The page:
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MY ABSOLUTE DARLING
On a rare page or two in My Absolute Darling, this brutal, brilliant debut novel by the young American writer Gabriel Tallent, something good happens, and the reader takes a ragged breath, afraid to trust it.
And that’s the point, for that tension helps us feel what the book’s gritty protagonist, 14-year-old Turtle Alveston, experiences every moment as she navigates a lonely adolescence in an isolated, rat-infested house on the wild Pacific coastline in California’s Mendocino County.
Turtle, a quiet, tough girl who scorns and dreads school, is talented in weird ways. She’s an expert shot, can track animals in the woods, perform minor surgery and has soaked up quite a bit of philosophy and science from her beloved father, Martin, who calls her "kibble" and "my absolute darling".
Martin is — good God, Martin. May we never meet a man like Martin. He’s terrifyingly real, a charismatic monster who will haunt your dreams. As the book opens, Turtle is starting to realise that something is profoundly wrong in his treatment of her, and her agonised struggle to throw him off and find her own way is the marrow of a gripping story.
When he tells her they are all right, "She thinks, we have never been all right and we aren’t ever going to be all right. She thinks, I don’t even know what all right would look like."
Other, less operatic souls — her drunken old grandfather, a tenacious teacher and two goofy teenage boys, one of whom Turtle falls for — all help open the windows of her growing consciousness, but even more powerful is her blooming internal sense that something is wrong with Martin, and by association with her.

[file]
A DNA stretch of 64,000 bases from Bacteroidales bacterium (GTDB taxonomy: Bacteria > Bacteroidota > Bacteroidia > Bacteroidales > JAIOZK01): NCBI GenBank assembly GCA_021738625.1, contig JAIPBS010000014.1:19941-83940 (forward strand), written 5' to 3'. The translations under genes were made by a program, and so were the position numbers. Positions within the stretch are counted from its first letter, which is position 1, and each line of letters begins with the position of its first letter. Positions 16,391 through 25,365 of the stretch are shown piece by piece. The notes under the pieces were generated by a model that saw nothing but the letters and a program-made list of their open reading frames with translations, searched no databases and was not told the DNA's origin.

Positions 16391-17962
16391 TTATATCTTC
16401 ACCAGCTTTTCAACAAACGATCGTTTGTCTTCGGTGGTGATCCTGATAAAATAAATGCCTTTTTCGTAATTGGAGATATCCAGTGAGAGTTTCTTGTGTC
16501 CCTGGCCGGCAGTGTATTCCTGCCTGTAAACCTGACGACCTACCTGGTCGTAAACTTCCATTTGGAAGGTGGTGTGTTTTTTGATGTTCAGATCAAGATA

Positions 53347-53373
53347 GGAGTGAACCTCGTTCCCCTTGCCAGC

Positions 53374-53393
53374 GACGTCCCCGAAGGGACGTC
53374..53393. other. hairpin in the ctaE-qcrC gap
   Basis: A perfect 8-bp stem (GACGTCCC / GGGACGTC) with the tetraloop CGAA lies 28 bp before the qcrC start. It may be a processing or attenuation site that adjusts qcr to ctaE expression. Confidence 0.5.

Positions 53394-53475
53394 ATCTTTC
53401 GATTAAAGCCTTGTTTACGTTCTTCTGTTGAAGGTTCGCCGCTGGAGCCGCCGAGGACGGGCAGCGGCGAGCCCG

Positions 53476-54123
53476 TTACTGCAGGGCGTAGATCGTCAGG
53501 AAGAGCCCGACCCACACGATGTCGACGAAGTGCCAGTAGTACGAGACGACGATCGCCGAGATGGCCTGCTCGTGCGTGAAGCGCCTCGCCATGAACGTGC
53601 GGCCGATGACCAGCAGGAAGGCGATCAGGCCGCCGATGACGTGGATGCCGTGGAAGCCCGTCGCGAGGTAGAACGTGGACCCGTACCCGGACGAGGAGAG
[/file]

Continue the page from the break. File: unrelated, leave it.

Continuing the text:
A stunning first chapter establishes, in graphic, descriptive language and dialogue, both characters so that we soon know exactly who they are, and exactly what the stakes are in their horrifying relationship. Right away, we are rooting for Turtle, who does not yet know how deep runs the trouble she is in.
Tallent is an amazing writer. His prose is expansive and ornate, wild and bold. Much of it is spent describing the beautiful, dense, dangerous landscape and seascape that both imperil and shelter Turtle. Nature is as powerful a force as it is in a Jack London novel — mighty, beautiful and indifferent to human fortunes.
Reading this book is like watching an electrical storm, both beautiful and dangerous. Works of fiction about child abuse, such as this book, Emma Donoghue’s Room, Hanya Yanagihara’s A Little Life and several works by Joyce Carol Oates, can be excruciatingly hard on a reader, even when they are admirable as literature. A story about that subject had better have something more to offer than hypnotic horror.
My Absolute Darling is worth it, fragile tendrils of beauty and hope tenaciously emerging here and there in the gothic web the story weaves.
There’s a faint sense that Turtle will survive, despite profound damage.
Her story is mesmerising, though occasionally unbearable. May the aptly named Tallent tell us many more.